Simms started painting as a means of illustrating his stories about a boy named Mackle Pickle, who lives in a world of ‘bonny fat cows’ and talking rabbits. When asked about the source of the stories, he launches comfortably into the story of this country boy as if it were a real-life anecdote. Again, while they are clearly fiction, they’re set in the world he knows: an area of rural Tasmania that is often compared to the English countryside.

Simms’ paintings are romanticised interpretations of rural living. They mostly depict women, because to the artist, women ‘represent homeliness, tenderness, intimacy.’ The figures in the paintings are plump and happy with large breasts and often low-cut dresses. People and animals gather outdoors as if in a dance, surrounded by rich green hills and rough approximations of protective trees. There are no fences to separate the humans from the animals. In All of them going along (2019), two women walk aside a pair of sheep, gazing affectionately at their animal friends. The soft curves of the women are echoed in the stance of the sheep, the gently winding road, and the rolling hills in the background. The subjects in Two Women (2019) are painted in a more refined manner. They smile coyly, their gazes directed slightly off-frame, while a lone sheep trotting alongside looks up affectionately at the women. The animal’s behaviour seems more like that of a domestic pet than farm animal – not unlike Simms’ own sheep. However, with one of the women wearing an off-the-shoulder dress, it’s more arcadian fantasy than domestic farming scene.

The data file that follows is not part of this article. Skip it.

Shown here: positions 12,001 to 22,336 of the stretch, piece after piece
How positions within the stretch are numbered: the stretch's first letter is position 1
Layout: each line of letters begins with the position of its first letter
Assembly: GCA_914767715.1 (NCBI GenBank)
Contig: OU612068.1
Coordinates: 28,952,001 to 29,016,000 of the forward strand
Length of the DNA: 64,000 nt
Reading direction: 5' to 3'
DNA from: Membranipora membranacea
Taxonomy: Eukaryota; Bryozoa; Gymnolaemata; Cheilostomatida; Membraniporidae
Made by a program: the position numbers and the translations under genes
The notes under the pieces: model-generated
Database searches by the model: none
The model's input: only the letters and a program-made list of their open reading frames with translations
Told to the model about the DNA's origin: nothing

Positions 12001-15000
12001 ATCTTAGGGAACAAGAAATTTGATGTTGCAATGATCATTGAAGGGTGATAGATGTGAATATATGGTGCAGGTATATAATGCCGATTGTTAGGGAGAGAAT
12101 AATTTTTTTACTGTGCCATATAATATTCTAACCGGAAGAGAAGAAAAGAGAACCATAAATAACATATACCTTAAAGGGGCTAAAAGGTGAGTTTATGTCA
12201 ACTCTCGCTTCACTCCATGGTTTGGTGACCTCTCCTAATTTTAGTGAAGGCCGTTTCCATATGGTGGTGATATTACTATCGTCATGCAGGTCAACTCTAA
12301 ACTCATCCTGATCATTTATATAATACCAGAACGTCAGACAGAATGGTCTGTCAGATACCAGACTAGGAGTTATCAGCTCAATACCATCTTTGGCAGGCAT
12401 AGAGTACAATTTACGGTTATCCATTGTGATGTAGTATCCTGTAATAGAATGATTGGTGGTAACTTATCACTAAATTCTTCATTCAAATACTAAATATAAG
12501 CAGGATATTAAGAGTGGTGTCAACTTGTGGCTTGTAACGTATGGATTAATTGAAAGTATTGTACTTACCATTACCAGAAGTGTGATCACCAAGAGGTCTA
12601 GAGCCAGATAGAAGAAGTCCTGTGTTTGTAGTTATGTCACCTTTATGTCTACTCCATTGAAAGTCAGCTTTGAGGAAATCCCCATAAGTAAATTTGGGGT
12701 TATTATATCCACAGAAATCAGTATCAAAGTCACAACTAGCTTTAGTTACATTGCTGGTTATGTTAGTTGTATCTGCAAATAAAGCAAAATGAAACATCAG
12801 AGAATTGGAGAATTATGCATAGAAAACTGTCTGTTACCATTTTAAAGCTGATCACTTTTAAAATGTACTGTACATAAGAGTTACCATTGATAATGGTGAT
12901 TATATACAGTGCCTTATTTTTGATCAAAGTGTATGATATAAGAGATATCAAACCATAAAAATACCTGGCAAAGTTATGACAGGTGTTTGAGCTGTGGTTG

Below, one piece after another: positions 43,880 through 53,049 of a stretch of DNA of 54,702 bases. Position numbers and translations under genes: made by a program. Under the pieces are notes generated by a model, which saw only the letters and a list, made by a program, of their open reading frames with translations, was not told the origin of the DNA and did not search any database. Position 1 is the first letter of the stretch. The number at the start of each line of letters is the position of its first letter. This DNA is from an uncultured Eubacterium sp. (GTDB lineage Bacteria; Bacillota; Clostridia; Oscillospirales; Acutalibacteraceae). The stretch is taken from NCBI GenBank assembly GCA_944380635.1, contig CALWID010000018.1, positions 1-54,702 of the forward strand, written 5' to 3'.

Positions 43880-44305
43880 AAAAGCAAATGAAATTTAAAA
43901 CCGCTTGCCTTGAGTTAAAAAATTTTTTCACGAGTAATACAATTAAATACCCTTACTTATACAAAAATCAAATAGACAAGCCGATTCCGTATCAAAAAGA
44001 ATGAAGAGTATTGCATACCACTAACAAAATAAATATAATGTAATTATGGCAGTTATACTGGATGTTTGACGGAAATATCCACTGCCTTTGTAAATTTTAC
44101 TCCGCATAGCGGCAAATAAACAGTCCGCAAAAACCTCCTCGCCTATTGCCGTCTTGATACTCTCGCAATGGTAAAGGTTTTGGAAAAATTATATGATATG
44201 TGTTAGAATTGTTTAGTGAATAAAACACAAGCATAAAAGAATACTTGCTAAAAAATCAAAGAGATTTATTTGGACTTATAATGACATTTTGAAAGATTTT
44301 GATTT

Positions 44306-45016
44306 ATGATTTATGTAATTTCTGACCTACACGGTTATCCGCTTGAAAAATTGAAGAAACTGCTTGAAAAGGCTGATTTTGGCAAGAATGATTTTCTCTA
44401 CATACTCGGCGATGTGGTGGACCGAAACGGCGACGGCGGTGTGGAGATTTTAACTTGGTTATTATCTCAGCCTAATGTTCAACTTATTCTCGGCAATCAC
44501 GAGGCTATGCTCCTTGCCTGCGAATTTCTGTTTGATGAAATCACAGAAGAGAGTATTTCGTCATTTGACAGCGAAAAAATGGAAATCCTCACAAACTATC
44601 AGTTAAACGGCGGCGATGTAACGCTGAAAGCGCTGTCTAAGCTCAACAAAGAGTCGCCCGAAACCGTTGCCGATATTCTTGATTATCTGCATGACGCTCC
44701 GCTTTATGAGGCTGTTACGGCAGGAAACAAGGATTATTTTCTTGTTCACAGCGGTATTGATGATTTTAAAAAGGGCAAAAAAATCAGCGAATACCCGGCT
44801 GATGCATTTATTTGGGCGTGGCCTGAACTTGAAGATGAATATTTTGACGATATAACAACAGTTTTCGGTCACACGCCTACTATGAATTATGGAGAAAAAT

The paintings are small – partly because he paints on a solid wood backing that he cuts himself, but also because he likes to paint them in a day. He notes, ‘Most of the work is not putting paint on. Most of it is looking. I don’t want something to look slick.’ The wood grain, the knots, and the rough surface are allowed to shine. The significance of scale is reflected in the title of his exhibition: ‘The Little World of Mathew Simms’. ‘Not small’, he emphasises, as in ‘small-minded’. He seems anxious to avoid being categorised, saying as I leave, ‘This isn’t about a person living in a tent. And this isn’t about a person who owns sheep. It’s about living free. Being true is being free’.

This essay was originally published in Artist Profile, Issue 54, 2021.

The Little World of Mathew Simms
5-27 May, 2021
Despard Gallery, Hobart